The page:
Monday, September 20, 2010

Two Women, Two Stories, One Goal

(A) Jill White runs down a Putnam County lane in preparation for next Sunday’s Komen 5K. (Photo by Dallas Smith). (B) Uber-runner Margie Stoll completes a track workout in July of 2008, running on the Harpeth Hall School track in Nashville where she does most of her training. (Photo by Hans Stoll).


Most of the work I do these days falls under the heading of either "home maintenance" or "public service." Neither one pays me any money. And I'm not counting running. It doesn't pay either. Pro bono, I believe, the lawyers call that kind of work. But I'm not whining. All that fits neatly into some kind of plan, I suppose.

One public service gig I got talked into was to write a promotion story for the local Komen Race for the Cure 5K. Fortunately for me, I knew a couple of interesting women to write about. If the story of their experiences helps bring in some runners, well, then I'm glad I put it in the paper. From the Herald-Citizen, September 19, 2010.


Two women of different generations, different backgrounds, will join in common cause next Sunday when the second annual Komen Race for the Cure 5K kicks off. Hundreds of runners will join them. The 5K starts at Tucker Stadium at 2:00 p.m., September 26. Race village opens at noon.

Local runner Jill White is half the age of Nashville’s Margie Stoll. Mrs. White was reared in rural Smith County and has always lived in Tennessee, while Mrs. Stoll lists the urban locations of St. Louis, Chicago, Philadelphia and Washington, D.C. as her past homes. Both women are seasoned athletes. Their paths converge next Sunday.

Mrs. White attended the Komen 5K last year. Her blond hair was just then growing back out, and she wore a baseball cap for cover. Despite her recent bout with breast cancer, she may have won that race. She thought she was the first cancer veteran across the finish line. Then she realized she’d failed to put the timing chip on her shoe. “No chip, no time,” is the warning all racers know. “I was so mad!” she says.

Don’t count on her making that mistake this year.

She learned competition early, when she was growing up on the family farm near Gordonsville. Her father put up a basketball goal. He showed her how to shoot a hook shot. The hook shot didn’t take, but other shots did.

Mrs. White, who stands 5 feet 8 inches and is now 33 years old, played forward four years for the Gordonsville Tigerettes. She was co-captain during her senior year.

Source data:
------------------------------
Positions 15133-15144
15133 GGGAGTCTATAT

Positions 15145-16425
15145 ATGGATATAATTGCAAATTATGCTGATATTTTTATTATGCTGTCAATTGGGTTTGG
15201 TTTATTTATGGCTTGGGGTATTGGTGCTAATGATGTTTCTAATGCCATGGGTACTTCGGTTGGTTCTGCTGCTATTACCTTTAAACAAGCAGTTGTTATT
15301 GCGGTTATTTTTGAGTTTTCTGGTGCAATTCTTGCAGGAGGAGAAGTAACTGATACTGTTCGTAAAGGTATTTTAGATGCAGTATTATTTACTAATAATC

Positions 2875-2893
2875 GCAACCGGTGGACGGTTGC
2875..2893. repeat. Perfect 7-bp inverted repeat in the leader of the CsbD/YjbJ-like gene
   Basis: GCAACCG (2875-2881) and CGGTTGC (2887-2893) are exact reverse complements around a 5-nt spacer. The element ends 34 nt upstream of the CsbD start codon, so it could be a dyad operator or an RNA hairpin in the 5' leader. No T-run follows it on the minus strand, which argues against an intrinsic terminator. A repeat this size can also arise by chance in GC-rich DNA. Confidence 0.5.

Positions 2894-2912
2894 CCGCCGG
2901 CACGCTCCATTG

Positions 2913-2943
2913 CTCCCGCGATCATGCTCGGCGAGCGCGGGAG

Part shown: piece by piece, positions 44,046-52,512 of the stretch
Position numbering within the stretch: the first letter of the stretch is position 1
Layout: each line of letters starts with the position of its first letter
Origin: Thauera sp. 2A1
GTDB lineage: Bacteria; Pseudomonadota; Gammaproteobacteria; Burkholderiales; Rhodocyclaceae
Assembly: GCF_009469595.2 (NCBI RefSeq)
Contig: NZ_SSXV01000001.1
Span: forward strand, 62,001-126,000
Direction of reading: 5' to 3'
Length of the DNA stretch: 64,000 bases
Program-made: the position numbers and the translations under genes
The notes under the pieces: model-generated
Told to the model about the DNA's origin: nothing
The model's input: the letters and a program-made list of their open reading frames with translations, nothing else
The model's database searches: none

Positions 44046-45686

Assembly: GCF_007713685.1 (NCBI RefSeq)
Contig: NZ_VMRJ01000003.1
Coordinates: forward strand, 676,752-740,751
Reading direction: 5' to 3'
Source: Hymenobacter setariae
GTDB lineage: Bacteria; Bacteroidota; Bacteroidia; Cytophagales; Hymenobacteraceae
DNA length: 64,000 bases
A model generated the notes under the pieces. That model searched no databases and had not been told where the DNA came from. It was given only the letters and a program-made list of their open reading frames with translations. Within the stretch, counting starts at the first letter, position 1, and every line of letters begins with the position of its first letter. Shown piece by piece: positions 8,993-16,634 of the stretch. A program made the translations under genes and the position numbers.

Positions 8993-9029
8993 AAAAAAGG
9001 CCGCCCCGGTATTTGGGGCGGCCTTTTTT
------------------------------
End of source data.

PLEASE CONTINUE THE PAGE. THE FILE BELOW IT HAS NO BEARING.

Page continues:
She recalls many games. In one, against Trousdale County, she scored 28 points. “I was a three-point shooter,” she notes simply.

And so she was. She recounts another favorite moment.

“The real highlight was my senior year and playing Celina, a big rival, and we were down by two points.” Although not the intended shooter, as the last naked seconds ticked off the clock, she found the ball in her hands and could not help but do what instinct and her dad’s teaching and four years of basketball playing demanded: she put up the shot. It went in.

“I shot a three-pointer, and we won!” The gym erupted in celebration. “And it was crazy!”

Then life after high school settled in. A stint at Volunteer State, interrupted by work in a factory and in the office of a nursing home, eventually led her to Tennessee Tech. In 2003 she earned a B.S. in Business Administration.

She also won the Golden Eagle 10K that spring just before graduation. She’d taken up running in the late 90s and had finished several road races and even several sprint triathlons. She had transferred her competitive spirit from basketball to racing.

“I took up walking and then walking got boring. I started running.” She has been running ever since. Except for one rude intermission:

Just six months after marrying insurance agent John White, in March of 2008, she discovered breast cancer. And her course changed.

Margie Stoll’s story began some 36 years before Mrs. White’s. Mrs. Stoll, who is 69 years old, has re-defined running in the state of Tennessee, at least for the older set. Age group state records are maintained for each year of runner age. Mrs. Stoll has set, and holds, some fifty such records, ranging from the 1-mile distance through the half marathon. Running Times magazine ranked her as the third best runner in the U.S.A. in her age group. At the 2009 National Senior Games Mrs. Stoll won two gold medals and two sliver medals.

Born in 1941, Mrs. Stoll grew up in Lombard, Illinois. She describes it as, “a pretty small town in those days. There was a cornfield at the end of my street.” The house she grew up in had been in the family since 1936. “So I never had to change friends. I had the same friends from kindergarten through high school.”